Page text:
Add a comment

This site uses Akismet to reduce spam. Learn how your comment data is processed.

  • I'm making a pine wood chipper and wanted to give it a bath before the mineral oil. In this case, does the oil still work? Thank you very much.

    • Good evening!
      Yes, the oil will get into the wood and protect it against moisture. Apply the oil after the wood is completely dry. Use recommended staining baths for food contact products. Over time the oil can be removed by use and there is a risk of getting on the bait. You can use food colouring.
      All the best!

  • Nice article. I think you should write on any page where linseed oil is discussed that warning about self combustion. Enough of a soaked rag left crumpled up for a fire.

    • Good idea! We will add this warning to all articles where oil or products that have white spirit as a diluent are mentioned.
      All the best!

  • Hello, I need a little help please, this is my first time doing this and I don't know if I'm doing it right. I have read a few hundred comments and many articles in the last 3 days since I discovered you. It's phenomenal this site, you have my respect and admiration for your skill and the passion you have for wood.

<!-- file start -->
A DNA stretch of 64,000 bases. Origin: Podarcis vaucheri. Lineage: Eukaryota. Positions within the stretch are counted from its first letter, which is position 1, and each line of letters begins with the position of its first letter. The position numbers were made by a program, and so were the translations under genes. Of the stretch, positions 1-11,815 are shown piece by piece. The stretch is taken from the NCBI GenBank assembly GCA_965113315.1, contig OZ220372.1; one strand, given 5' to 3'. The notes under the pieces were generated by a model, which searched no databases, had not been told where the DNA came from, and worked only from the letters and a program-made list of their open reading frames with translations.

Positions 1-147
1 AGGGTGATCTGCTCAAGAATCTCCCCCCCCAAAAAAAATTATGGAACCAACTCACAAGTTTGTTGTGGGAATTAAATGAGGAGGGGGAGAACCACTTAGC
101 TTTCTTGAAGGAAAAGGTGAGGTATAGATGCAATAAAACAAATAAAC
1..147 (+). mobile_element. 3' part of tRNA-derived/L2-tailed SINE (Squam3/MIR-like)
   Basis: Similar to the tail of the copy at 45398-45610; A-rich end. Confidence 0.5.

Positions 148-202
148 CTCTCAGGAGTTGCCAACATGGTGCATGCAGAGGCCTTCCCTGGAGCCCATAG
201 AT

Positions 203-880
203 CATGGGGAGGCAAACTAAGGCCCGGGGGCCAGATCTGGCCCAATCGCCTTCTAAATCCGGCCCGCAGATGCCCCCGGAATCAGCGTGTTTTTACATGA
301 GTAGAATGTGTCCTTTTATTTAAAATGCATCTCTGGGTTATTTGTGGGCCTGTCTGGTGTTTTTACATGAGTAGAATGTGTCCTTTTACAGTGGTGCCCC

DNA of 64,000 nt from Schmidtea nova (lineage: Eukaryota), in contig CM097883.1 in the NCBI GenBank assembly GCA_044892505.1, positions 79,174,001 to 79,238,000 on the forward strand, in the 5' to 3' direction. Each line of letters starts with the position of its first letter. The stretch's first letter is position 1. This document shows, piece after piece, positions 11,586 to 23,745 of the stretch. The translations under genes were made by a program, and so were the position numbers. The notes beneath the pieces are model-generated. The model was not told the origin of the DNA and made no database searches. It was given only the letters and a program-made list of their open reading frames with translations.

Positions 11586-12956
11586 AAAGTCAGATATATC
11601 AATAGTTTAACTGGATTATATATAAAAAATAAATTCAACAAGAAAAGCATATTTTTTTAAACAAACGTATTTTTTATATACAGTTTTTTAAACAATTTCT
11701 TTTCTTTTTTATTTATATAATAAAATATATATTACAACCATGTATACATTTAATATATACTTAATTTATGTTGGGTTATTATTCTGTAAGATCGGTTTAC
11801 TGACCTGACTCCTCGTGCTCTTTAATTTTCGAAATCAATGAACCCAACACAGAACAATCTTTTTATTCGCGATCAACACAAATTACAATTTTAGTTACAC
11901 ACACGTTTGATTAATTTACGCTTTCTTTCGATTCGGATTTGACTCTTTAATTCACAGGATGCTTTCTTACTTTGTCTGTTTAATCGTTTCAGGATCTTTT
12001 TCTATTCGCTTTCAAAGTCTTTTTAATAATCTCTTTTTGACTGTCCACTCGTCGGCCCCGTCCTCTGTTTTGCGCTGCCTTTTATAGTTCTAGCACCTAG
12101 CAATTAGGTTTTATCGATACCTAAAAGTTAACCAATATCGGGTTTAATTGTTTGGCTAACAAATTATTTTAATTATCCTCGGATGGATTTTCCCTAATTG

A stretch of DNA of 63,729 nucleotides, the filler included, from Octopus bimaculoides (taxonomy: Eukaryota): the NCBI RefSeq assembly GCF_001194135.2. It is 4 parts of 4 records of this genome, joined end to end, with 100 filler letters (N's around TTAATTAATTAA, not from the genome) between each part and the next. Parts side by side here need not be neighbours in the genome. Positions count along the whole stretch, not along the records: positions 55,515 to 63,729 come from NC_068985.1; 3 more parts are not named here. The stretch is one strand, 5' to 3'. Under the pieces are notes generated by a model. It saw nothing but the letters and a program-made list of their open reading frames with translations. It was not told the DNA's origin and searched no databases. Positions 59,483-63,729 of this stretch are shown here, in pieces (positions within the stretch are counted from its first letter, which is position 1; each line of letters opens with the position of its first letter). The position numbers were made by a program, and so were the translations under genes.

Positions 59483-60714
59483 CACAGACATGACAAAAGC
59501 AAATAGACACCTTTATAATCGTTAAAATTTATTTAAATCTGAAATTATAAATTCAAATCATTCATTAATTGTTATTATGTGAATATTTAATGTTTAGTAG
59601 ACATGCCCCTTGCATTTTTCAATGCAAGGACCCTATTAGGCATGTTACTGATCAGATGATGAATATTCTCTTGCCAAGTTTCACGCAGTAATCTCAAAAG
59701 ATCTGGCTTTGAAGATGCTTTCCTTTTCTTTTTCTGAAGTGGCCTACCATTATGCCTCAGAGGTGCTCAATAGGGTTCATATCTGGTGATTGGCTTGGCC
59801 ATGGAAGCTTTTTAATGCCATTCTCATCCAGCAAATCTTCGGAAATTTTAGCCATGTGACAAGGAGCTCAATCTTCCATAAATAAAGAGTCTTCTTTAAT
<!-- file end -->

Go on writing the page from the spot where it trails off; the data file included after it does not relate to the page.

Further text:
But I couldn't find anything concrete about spruce, maybe it's useful to someone else in the same situation if you have time to advise me.
    I bought some spruce wood panels from dedeman with the aim of mounting some as shelves for clothes, and one as a work surface for the office (picture3). I like the idea of natural wood, clean, without chemical varnishes, and I thought they would smell of the forest... But: 1. they don't smell of anything, not even when sanded, 2. I think they will get dirty very quickly, and especially 3. I don't like the colour of spruce at all, it's very pale, I'm afraid it won't turn yellow or orange in time. I prefer warm shades of wood, but not dark (I had a chest of drawers with natural oak veneer that "aged" very nicely.
    I find the smells of varnishes and paints in general very strong, so I bought "Oskar Aqua wood varnish, oak colour, water based, interior/exterior". The criteria for choosing from many samples from different manufacturers was the lack of smell and the only shade I liked.